gusl: (Default)
[personal profile] gusl
flet saves us from repeating often-used arguments:

(defun funky (x)
  (flet ((mult (y) (* x y)))
    (mult 4)))

(funky 5)
=> 20

A more realistic example, in which we want functions to use implicit arguments: (Coming soon...)

It would be nice to have something to automatically bring a function in and out of an flet, i.e. the scope of another function.
* flet2defun would make explicit the implicit arguments (i.e. variables that are global relative to the flet) by adding these variables to the lambda list.
* defun2flet would do the opposite: it would make the lambda list shorter by eliminating arguments already defined in the new scope. The latter can be accomplished by currying.

This implicit/explicit distinction can be observed in C++: class methods can use class properties as well as arguments passed. Class properties are usually seen as not being "inherent" to the function, or at least it's not what one should focus on when trying to understanding what the function does.

(no subject)

Date: 2006-06-17 08:44 pm (UTC)
tiedyedave: (Default)
From: [personal profile] tiedyedave
flet2defun is often called lambda lifting, though it's usually performed as a compilation operation rather than a runtime operation.

The situation in C++ is actually a formal equivalent: objects are just closures anyway. The class's "properties", "fields", or whatever are just captured variables, specifically the captured arguments of a constructor call.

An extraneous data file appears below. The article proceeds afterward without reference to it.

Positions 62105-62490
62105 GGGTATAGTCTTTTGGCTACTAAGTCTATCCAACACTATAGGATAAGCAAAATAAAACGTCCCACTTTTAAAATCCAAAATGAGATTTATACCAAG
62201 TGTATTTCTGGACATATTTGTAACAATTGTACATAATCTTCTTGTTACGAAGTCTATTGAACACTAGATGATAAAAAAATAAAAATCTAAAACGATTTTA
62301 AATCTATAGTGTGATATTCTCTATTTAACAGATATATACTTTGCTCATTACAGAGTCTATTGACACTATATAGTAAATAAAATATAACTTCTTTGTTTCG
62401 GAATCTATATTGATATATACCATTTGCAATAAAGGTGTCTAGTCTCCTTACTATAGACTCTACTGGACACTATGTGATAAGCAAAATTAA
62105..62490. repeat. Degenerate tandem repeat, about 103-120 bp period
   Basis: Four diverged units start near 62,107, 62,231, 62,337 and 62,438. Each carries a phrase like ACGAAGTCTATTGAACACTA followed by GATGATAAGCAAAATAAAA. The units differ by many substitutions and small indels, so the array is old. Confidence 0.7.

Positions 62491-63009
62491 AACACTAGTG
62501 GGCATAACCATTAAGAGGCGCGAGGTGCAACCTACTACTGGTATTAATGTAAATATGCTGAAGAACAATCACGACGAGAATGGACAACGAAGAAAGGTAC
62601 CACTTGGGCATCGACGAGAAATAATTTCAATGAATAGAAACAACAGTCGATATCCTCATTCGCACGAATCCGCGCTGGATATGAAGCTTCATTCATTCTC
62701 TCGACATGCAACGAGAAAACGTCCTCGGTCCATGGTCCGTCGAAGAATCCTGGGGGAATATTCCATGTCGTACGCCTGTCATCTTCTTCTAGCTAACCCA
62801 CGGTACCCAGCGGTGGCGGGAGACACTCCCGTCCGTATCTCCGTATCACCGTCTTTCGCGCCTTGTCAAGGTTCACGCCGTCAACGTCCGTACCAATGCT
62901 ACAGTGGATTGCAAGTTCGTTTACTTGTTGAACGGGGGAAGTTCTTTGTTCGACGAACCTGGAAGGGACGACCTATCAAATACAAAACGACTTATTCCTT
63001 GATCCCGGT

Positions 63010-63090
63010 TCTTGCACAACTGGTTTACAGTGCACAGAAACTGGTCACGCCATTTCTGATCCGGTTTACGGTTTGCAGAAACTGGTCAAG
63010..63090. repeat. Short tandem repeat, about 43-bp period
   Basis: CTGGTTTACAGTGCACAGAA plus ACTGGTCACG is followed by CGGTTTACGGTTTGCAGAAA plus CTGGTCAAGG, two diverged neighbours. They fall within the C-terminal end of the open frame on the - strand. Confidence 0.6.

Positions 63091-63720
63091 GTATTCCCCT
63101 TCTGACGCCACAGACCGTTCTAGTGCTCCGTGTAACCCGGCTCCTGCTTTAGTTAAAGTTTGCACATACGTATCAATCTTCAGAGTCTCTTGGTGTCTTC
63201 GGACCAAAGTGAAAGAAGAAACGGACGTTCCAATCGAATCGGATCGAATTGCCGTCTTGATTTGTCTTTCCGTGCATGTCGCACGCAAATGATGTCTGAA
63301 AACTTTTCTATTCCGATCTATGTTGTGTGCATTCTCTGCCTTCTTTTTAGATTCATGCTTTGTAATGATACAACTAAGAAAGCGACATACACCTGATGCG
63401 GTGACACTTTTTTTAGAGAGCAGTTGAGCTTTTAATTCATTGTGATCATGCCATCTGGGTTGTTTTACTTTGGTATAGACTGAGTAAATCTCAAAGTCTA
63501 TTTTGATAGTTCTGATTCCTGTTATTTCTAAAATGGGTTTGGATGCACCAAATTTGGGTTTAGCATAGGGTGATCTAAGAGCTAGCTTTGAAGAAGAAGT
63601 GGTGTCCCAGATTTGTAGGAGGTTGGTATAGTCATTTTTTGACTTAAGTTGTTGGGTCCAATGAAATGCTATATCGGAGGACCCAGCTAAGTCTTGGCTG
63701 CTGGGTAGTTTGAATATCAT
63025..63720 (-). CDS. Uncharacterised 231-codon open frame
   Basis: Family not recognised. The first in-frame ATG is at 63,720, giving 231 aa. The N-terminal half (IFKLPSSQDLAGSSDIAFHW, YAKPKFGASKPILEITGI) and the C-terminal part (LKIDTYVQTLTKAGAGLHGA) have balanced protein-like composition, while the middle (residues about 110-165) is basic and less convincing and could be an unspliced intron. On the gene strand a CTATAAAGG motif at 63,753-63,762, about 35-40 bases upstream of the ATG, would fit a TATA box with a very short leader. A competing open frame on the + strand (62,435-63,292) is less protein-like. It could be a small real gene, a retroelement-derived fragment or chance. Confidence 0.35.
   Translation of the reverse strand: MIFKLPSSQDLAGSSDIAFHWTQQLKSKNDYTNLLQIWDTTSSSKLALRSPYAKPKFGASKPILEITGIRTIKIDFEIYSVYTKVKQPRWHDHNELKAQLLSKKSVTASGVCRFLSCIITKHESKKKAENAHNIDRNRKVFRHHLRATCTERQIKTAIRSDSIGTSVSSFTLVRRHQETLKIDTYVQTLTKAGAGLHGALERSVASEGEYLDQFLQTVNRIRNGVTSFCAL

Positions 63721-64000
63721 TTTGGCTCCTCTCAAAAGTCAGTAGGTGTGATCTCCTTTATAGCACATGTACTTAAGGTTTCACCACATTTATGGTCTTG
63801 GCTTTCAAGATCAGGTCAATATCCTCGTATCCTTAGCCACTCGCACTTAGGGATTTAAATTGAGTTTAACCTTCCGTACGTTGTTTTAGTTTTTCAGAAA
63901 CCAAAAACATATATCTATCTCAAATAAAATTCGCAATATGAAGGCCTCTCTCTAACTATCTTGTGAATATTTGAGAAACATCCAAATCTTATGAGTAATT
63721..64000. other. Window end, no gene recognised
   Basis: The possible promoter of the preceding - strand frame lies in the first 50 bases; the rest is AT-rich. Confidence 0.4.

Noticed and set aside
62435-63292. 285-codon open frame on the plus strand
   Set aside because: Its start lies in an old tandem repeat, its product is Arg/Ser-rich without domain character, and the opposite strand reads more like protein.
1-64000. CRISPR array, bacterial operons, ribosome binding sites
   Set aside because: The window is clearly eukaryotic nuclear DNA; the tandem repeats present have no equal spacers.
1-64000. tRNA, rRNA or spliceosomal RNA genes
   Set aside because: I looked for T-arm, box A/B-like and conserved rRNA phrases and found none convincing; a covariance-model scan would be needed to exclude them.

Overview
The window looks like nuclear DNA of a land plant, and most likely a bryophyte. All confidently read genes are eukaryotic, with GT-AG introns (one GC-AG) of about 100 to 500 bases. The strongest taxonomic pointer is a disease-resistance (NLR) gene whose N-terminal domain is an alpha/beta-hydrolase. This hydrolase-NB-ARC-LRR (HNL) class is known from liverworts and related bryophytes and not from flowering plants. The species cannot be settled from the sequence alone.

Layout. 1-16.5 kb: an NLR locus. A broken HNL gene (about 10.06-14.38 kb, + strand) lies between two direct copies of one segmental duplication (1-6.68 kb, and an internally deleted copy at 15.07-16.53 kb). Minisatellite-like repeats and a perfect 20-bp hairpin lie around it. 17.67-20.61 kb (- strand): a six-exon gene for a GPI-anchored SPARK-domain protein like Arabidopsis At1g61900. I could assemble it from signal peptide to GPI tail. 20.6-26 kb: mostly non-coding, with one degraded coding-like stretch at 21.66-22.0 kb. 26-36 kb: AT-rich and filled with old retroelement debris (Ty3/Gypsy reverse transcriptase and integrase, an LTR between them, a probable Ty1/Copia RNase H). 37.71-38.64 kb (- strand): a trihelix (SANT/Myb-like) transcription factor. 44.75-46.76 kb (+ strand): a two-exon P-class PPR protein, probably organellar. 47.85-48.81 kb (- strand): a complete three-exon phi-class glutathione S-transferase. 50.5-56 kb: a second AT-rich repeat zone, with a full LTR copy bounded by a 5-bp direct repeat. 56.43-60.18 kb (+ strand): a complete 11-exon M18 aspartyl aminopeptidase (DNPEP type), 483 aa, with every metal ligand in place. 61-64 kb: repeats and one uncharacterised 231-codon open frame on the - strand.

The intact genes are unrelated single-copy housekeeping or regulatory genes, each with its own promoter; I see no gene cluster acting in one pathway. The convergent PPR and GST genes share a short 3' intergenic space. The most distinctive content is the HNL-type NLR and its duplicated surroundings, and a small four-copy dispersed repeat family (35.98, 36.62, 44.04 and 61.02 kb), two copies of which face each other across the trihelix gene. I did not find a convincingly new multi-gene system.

(no subject)

Date: 2006-06-17 11:14 pm (UTC)
From: [identity profile]
Cool. I wish this were a meta-programming operation, though. The IDE would recognize these functions for what they are and automatically change styles, as you asked it to.

(no subject)

Date: 2006-06-18 08:27 pm (UTC)
From: [identity profile]
Testing functions defined inside an flet can be really annoying. A lambda lifter would help eliminate this drudgery.

syntactic sugar

Date: 2006-06-18 08:04 am (UTC)
From: [identity profile]
the various let forms are just syntactic sugar for lambda expressions, e.g. the plain let:

(let ( (foo bar) ) expression) = ( (lambda (foo) expression) bar )

Multiple variables are bound "in parallel"; then there's another let form which binds sequentially, i.e. it is equivalent to nested lambdas. flet is (from the viewpoint of the lambda calculus) a perversion which was caused by an historical error which some early lisps made by having a separate binding space for functions vs. other values. In Scheme no such form exists because function names are no different from other symbols and the first position of a form is evaluated the same as all positions.

All of these let forms can be defined in Scheme using hygienic macros, i.e. they are syntactic sugar which need not be known to the compiler at all. Such extensions are shallow yet can clarify intent.

Second order operations like those you ask for are the heart of functional programming. The soul is metaprogramming. I find that Common Lisp obscures the real power of lisp so that it takes Common Lisp programmers a long time to really "get it", and some never do. Scheme has its problems, too, but it is much cleaner and, with guaranteed end-call optimization and call/cc I can create new abstractions and have them just as general and efficient as the built-in features of the language - and that is more important than providing large numbers of pre-built features.

At the time that Common Lisp was accepted as an ISO standard, it was the largest standard document of any computer language. At the same time, the Scheme standard (also an ISO standard) was the shortest, yet it includes a complete denotational semantics of the language as an appendix.

Oh well, you get it that I like Scheme!



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